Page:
First female Arab golfer ready for debut Saudi ladies event

To 31-year-old Haddioui, the tournament is the perfect example of the new opportunities now available to Arabic women


Morocco’s Maha Haddioui, the Arab world’s first female professional golfer, will be competing for a share of the $1 million prize-pool at Saudi Arabia's debut Aramco Saudi Ladies International golf tournament, which gets underway in two weeks’ time.

Taking place from March 19-22 at Royal Greens Golf & Country Club in King Abdullah Economic City (KAEC) on the kingdom’s Red Sea coast, the four-day event will welcome many of the biggest names in the game for what will be Saudi’s first professional women’s competition.

To 31-year-old Haddioui, the tournament is the perfect example of the new opportunities now available to Arabic women, and how the Middle East is helping push female sport to new heights.

She said: “I never thought in my life I would go to Saudi to play golf. For me, I thought I’d go to Saudi to do Umrah or go to Mecca. Now, to be able to represent Arab women’s golf in Saudi is something amazing – and something I would never have thought to happen.

“I’m really excited that the Arab countries are taking a step forward in actually making women’s golf big. The LET tournament in Morocco has been one of the largest women’s tournaments for years. Now having Saudi up there with the very biggest in the sport is something I’m hugely proud of as an Arab woman.

“I’m just happy to play in new events no matter where they are, but for me it being in an Arab country means a lot. Playing a professional women’s event in Saudi Arabia is amazing and a big step forward as proof that things are really moving forward in a really good way and I am so proud to be part of that, and have the LET be part of that.”

Asked about the impact such a leading women’s event like Ladies European Tour golf could have on a country like Saudi Arabia, Haddioui – who has represented Morocco internationally since 2004 – stressed that it could easily help transform the sporting ambitions of the kingdom’s female population.

She said: “As a professional player, I get a lot of questions along the lines of: ‘Is this your job? How can you have this as a job?’. In response, I always give the comparison with professional football players, and how they travel the world playing their sport. As soon as I explain that it opens people’s minds and they understand that a woman from our culture, from our part of the world, can do a job like this."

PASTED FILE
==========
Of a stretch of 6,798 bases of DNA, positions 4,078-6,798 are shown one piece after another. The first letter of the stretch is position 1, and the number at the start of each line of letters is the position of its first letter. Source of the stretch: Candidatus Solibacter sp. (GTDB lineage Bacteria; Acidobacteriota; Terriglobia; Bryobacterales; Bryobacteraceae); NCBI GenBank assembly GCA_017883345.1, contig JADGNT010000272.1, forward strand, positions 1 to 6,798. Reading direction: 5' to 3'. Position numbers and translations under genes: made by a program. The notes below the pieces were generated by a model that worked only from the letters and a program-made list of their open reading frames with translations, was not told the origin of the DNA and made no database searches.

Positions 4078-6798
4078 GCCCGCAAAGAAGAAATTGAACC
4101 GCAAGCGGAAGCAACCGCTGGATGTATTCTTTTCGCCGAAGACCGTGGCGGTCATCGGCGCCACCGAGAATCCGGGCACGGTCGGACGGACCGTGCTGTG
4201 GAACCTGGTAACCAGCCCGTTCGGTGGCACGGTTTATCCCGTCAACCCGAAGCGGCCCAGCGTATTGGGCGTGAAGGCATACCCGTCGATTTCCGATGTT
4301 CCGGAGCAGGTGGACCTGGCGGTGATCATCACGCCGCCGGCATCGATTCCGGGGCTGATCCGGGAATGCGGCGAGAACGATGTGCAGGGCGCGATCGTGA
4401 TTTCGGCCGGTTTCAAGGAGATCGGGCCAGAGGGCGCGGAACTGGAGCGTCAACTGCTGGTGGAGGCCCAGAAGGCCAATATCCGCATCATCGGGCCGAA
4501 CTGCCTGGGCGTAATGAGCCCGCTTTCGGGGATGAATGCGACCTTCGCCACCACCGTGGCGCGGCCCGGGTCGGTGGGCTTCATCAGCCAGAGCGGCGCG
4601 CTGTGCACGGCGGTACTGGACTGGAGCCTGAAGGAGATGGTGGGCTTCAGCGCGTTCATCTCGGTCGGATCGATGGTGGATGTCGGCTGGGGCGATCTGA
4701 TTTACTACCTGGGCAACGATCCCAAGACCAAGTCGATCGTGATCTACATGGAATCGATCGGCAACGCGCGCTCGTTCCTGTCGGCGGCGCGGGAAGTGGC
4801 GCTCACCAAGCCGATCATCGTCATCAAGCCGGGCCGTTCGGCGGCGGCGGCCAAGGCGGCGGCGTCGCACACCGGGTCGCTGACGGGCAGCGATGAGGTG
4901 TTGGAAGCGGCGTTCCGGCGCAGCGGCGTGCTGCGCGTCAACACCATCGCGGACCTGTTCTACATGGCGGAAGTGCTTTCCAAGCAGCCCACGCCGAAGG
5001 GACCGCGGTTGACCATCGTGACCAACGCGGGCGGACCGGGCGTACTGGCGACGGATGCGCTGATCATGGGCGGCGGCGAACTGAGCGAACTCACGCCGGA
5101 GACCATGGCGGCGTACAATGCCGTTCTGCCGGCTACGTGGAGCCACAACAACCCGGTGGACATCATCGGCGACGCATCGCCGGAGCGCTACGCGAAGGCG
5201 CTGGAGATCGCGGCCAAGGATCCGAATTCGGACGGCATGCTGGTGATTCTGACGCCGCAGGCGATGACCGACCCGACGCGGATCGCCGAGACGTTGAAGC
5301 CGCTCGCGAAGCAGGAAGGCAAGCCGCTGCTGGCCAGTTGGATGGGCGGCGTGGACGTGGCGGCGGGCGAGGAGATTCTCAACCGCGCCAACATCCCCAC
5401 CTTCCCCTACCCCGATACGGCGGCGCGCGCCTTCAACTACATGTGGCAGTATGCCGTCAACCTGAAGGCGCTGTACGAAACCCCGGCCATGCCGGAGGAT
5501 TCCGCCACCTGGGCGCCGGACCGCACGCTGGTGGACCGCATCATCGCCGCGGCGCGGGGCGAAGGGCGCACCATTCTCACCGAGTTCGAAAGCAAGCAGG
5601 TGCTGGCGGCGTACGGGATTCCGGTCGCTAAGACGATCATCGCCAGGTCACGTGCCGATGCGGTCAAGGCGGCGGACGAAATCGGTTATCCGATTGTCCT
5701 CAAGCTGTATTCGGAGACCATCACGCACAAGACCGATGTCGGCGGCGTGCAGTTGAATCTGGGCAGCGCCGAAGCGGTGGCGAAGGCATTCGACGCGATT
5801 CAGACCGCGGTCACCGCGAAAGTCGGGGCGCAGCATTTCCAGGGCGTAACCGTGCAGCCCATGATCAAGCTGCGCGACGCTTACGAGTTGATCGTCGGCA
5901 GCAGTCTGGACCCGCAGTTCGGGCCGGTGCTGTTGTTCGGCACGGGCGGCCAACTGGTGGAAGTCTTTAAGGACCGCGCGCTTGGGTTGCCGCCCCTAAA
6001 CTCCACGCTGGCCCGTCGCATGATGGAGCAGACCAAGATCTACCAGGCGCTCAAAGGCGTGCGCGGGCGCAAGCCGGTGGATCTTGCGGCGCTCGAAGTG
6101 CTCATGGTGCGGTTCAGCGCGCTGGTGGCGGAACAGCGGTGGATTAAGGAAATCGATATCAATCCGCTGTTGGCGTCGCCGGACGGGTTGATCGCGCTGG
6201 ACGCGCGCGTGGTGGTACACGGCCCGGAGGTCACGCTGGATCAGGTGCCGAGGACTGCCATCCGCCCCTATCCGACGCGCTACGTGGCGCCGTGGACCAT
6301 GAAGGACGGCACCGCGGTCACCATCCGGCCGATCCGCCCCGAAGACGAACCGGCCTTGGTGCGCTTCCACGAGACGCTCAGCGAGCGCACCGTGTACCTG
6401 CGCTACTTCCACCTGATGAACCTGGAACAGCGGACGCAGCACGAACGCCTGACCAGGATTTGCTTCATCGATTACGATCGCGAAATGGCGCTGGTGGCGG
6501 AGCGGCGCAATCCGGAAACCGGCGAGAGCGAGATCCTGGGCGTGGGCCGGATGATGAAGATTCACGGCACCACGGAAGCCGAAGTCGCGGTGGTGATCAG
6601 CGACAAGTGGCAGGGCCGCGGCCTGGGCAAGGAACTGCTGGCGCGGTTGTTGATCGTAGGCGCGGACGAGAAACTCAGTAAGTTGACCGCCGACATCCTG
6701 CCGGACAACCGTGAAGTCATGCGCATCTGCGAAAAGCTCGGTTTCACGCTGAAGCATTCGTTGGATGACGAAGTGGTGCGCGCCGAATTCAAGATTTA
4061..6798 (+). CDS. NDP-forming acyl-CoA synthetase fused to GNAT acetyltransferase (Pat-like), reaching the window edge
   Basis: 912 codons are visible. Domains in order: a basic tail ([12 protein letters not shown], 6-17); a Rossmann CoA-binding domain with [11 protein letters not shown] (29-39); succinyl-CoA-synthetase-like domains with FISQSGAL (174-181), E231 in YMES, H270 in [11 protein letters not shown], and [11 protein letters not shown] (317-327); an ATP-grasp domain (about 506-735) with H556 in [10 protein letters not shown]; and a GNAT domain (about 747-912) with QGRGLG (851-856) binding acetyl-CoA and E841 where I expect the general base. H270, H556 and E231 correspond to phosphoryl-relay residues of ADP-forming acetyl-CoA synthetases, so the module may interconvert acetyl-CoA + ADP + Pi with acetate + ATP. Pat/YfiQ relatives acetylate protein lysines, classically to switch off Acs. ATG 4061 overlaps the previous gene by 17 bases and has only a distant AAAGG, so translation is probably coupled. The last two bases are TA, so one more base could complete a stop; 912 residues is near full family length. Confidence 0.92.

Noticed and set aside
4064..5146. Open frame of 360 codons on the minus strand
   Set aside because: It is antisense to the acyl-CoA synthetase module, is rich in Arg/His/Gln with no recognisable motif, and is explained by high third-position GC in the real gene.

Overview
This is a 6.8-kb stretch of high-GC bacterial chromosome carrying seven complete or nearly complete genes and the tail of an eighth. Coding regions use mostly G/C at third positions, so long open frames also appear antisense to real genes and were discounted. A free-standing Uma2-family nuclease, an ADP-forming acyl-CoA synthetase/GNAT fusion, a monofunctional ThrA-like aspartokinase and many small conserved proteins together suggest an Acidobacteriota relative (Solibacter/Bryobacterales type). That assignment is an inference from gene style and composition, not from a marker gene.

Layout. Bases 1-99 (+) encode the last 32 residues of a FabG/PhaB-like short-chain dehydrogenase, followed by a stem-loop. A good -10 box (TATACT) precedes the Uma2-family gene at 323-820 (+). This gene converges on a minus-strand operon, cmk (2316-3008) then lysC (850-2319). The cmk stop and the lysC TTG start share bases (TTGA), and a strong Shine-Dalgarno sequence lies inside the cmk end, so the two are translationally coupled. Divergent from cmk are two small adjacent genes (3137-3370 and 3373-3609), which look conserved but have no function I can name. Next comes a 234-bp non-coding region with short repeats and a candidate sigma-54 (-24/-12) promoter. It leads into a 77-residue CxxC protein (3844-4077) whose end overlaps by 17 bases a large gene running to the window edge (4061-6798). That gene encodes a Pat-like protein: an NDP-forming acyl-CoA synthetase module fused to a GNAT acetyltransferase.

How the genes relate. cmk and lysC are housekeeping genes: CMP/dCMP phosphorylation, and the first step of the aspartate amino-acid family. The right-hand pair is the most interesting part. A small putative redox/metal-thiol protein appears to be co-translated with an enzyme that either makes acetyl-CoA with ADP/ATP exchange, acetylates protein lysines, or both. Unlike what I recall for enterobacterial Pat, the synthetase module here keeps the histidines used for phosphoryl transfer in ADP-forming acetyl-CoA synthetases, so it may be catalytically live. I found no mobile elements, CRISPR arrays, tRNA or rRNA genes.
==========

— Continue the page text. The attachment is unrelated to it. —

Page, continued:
“When little girls look at that, they realise they can do the same – and not just with golf, with any sport. I think it’s really important to have someone you can look to who has already done these things, reached those levels. I pride myself in being able to demonstrate that."

“When I was still an amateur and thinking of turning pro, I was telling everyone. But because no one had done it before they all told me ‘No.’ Everyone almost kind of joked about it. Today, the young girls in Morocco and places like Saudi who are thinking about golf and want to take it seriously don’t see it as a joke anymore – because somebody has done it. That is something I’m really proud of and I really hope will produce more Arab sportswomen in the future,” she said.

The Aramco Saudi Ladies International will welcome many of the biggest names in golf when it begins on March 19, including England’s two-time LET Order of Merit winner Georgia Hall, last weekend’s NSW Open champion Julia Engstrom, 12-time LET tournament winner Lee-Anne Pace of South Africa, and a host of Solheim Cup and international players.

As well as four-days of live tournament golf, the Aramco Saudi Ladies International will also feature a fun-for-all-the-family Entertainment Zone, packed with food-trucks and have-a-go games and challenges. - TradeArabia News Service

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